Their mother, Dema, did all sorts of odd jobs; in the morning, before the offices opened, she cleaned and mopped an office complex and during the daytime she did the dish washing in a restaurant. With the meager amount she earned through her endeavours, she was able to pay the rent for the mouse hole they lived in and send the boys to school. Of course some “uncles” were generous and that did supplement her income sometimes, but it was not for these little extra incomes she did what she did. It was not even for satisfying her carnal desires that she entertained these “uncles”. She did it in the desperate hope of having someone to call her man, and father for her sons. But it was the same old story with every one of the “uncles”.
The school uniforms they wore were into the third year of their glorious service. The after school clothes were hand-me-downs, donated to them by some Good Samaritan. Most of the boys in the school knew of their plight and empathised with them. But there were a few, sons and daughters of the so called “high caste” parents, who looked down on them as untouchables. Their parents told them that the boys’ mother was an immoral woman.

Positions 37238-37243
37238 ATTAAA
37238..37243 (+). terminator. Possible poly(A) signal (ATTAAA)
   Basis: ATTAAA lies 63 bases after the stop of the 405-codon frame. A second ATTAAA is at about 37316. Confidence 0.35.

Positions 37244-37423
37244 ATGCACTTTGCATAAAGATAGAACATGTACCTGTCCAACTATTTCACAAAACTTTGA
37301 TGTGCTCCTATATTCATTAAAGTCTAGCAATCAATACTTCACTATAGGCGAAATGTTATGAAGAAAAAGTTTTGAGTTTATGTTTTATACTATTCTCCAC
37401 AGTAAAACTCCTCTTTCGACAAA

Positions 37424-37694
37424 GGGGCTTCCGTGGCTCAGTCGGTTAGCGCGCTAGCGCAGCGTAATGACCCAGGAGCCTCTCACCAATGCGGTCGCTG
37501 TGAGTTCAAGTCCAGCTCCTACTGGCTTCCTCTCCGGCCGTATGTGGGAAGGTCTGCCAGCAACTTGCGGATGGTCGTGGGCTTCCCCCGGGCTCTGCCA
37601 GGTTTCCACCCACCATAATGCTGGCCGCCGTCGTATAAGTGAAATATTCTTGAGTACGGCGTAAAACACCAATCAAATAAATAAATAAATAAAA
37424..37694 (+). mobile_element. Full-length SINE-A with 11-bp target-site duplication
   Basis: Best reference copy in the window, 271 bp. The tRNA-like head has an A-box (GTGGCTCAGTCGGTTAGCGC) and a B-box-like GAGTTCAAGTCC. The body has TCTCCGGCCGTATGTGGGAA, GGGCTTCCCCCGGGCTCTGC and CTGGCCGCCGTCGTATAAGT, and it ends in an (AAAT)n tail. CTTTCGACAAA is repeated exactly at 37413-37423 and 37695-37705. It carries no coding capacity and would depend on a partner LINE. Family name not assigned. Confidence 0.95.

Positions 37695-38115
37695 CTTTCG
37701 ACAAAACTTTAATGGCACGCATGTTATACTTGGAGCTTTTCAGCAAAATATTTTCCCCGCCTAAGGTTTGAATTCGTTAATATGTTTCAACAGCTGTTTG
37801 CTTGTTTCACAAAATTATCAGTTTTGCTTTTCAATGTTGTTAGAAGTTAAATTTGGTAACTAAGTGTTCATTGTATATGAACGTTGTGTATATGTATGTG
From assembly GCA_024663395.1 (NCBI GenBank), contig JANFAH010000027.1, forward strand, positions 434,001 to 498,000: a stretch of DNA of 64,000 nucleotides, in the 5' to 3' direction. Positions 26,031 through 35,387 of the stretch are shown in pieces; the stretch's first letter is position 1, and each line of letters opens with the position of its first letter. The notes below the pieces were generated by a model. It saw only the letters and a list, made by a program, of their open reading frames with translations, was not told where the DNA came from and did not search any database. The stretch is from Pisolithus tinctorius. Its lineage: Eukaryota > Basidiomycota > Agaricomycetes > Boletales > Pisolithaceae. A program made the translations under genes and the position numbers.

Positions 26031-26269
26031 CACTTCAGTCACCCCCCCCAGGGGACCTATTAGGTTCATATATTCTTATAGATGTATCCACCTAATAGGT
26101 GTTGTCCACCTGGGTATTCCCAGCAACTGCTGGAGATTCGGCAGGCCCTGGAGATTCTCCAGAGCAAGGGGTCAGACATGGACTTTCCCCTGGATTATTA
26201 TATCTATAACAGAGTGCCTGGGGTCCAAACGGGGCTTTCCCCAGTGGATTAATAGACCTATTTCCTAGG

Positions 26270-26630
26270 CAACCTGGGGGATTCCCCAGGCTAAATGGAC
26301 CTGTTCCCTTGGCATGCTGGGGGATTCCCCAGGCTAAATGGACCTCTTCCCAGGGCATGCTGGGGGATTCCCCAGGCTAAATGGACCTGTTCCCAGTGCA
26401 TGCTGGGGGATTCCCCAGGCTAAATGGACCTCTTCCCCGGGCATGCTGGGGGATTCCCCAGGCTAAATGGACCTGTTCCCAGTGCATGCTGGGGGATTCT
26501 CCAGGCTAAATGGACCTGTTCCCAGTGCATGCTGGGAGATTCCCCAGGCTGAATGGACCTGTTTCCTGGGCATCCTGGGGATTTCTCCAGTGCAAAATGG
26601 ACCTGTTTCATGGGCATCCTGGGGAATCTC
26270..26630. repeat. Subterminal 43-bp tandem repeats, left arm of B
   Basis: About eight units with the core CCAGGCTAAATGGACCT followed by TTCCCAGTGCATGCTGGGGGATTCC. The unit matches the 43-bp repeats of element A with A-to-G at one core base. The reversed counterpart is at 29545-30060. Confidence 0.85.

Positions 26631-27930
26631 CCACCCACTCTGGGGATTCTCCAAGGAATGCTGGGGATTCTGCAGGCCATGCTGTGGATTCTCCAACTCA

On few occasions the boys were invited to birthday parties of their friends. They never forgot the variety of sweets they got to taste in these parties. They would watch awestruck as these parties unfolded; colourful balloons, gifts wrapped in glittering papers, fancy looking conical caps and multi-coloured, and sometimes double tiered cakes! They never had any gifts for the owner of the birthday. Once they took three heads of maize, roasted over an open fire, as present. The other children laughed at them, but the kind lady of the house, took the maize with a broad smile saying “Oh my favourite! I love maize. This is the best gift ever.”
After school hours they would play by themselves in front of their house. Their toys consisted of small stones and pieces of wood that their little hands have attempted to carve, but they looked like what they are – just pieces of wood! Their favourite game was play acting the scenes at the birthday parties they attended.